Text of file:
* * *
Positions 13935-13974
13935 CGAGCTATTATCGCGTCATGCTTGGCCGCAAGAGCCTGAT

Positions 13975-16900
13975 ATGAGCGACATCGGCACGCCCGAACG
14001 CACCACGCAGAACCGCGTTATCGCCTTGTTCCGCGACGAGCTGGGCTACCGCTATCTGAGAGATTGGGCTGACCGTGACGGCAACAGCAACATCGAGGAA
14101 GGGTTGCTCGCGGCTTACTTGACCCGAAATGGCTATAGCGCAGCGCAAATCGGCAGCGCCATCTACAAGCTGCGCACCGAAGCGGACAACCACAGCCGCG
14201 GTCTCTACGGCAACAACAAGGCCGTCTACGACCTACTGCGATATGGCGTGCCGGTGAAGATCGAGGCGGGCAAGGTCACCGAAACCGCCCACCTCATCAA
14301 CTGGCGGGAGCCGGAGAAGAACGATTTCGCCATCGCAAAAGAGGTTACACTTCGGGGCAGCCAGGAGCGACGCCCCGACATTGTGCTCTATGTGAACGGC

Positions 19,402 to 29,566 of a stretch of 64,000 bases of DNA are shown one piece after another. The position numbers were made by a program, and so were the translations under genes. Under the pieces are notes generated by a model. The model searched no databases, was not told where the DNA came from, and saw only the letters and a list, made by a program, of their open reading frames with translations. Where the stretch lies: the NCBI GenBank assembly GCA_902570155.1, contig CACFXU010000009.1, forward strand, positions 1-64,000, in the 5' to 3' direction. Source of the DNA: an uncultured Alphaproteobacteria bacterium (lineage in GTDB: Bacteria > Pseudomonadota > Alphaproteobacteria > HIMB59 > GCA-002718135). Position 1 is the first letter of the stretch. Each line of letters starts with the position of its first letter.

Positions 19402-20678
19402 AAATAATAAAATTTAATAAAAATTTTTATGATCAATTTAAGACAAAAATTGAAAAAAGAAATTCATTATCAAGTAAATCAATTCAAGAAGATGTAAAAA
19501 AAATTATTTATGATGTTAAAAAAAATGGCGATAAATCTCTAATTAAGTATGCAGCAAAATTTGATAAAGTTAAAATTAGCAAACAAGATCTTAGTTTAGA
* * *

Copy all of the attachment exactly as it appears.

Positions 13935-13974
13935 CGAGCTATTATCGCGTCATGCTTGGCCGCAAGAGCCTGAT

Positions 13975-16900
13975 ATGAGCGACATCGGCACGCCCGAACG
14001 CACCACGCAGAACCGCGTTATCGCCTTGTTCCGCGACGAGCTGGGCTACCGCTATCTGAGAGATTGGGCTGACCGTGACGGCAACAGCAACATCGAGGAA
14101 GGGTTGCTCGCGGCTTACTTGACCCGAAATGGCTATAGCGCAGCGCAAATCGGCAGCGCCATCTACAAGCTGCGCACCGAAGCGGACAACCACAGCCGCG
14201 GTCTCTACGGCAACAACAAGGCCGTCTACGACCTACTGCGATATGGCGTGCCGGTGAAGATCGAGGCGGGCAAGGTCACCGAAACCGCCCACCTCATCAA
14301 CTGGCGGGAGCCGGAGAAGAACGATTTCGCCATCGCAAAAGAGGTTACACTTCGGGGCAGCCAGGAGCGACGCCCCGACATTGTGCTCTATGTGAACGGC

Positions 19,402 to 29,566 of a stretch of 64,000 bases of DNA are shown one piece after another. The position numbers were made by a program, and so were the translations under genes. Under the pieces are notes generated by a model. The model searched no databases, was not told where the DNA came from, and saw only the letters and a list, made by a program, of their open reading frames with translations. Where the stretch lies: the NCBI GenBank assembly GCA_902570155.1, contig CACFXU010000009.1, forward strand, positions 1-64,000, in the 5' to 3' direction. Source of the DNA: an uncultured Alphaproteobacteria bacterium (lineage in GTDB: Bacteria > Pseudomonadota > Alphaproteobacteria > HIMB59 > GCA-002718135). Position 1 is the first letter of the stretch. Each line of letters starts with the position of its first letter.

Positions 19402-20678
19402 AAATAATAAAATTTAATAAAAATTTTTATGATCAATTTAAGACAAAAATTGAAAAAAGAAATTCATTATCAAGTAAATCAATTCAAGAAGATGTAAAAA
19501 AAATTATTTATGATGTTAAAAAAAATGGCGATAAATCTCTAATTAAGTATGCAGCAAAATTTGATAAAGTTAAAATTAGCAAACAAGATCTTAGTTTAGA